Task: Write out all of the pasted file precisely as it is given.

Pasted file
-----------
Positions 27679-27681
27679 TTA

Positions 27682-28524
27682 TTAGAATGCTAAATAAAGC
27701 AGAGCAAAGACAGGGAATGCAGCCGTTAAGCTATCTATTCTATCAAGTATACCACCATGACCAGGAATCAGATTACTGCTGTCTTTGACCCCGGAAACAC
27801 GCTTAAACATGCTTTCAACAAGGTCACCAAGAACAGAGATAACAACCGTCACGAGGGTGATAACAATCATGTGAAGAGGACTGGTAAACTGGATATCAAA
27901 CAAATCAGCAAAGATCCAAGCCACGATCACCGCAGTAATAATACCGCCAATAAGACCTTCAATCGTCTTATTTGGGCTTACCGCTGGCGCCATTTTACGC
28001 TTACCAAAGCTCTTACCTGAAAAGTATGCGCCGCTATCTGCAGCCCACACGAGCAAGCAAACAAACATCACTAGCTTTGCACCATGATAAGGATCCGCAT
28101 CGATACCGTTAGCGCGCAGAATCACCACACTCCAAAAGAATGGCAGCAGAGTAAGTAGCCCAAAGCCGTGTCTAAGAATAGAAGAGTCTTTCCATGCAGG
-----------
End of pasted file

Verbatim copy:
Positions 27679-27681
27679 TTA

Positions 27682-28524
27682 TTAGAATGCTAAATAAAGC
27701 AGAGCAAAGACAGGGAATGCAGCCGTTAAGCTATCTATTCTATCAAGTATACCACCATGACCAGGAATCAGATTACTGCTGTCTTTGACCCCGGAAACAC
27801 GCTTAAACATGCTTTCAACAAGGTCACCAAGAACAGAGATAACAACCGTCACGAGGGTGATAACAATCATGTGAAGAGGACTGGTAAACTGGATATCAAA
27901 CAAATCAGCAAAGATCCAAGCCACGATCACCGCAGTAATAATACCGCCAATAAGACCTTCAATCGTCTTATTTGGGCTTACCGCTGGCGCCATTTTACGC
28001 TTACCAAAGCTCTTACCTGAAAAGTATGCGCCGCTATCTGCAGCCCACACGAGCAAGCAAACAAACATCACTAGCTTTGCACCATGATAAGGATCCGCAT
28101 CGATACCGTTAGCGCGCAGAATCACCACACTCCAAAAGAATGGCAGCAGAGTAAGTAGCCCAAAGCCGTGTCTAAGAATAGAAGAGTCTTTCCATGCAGG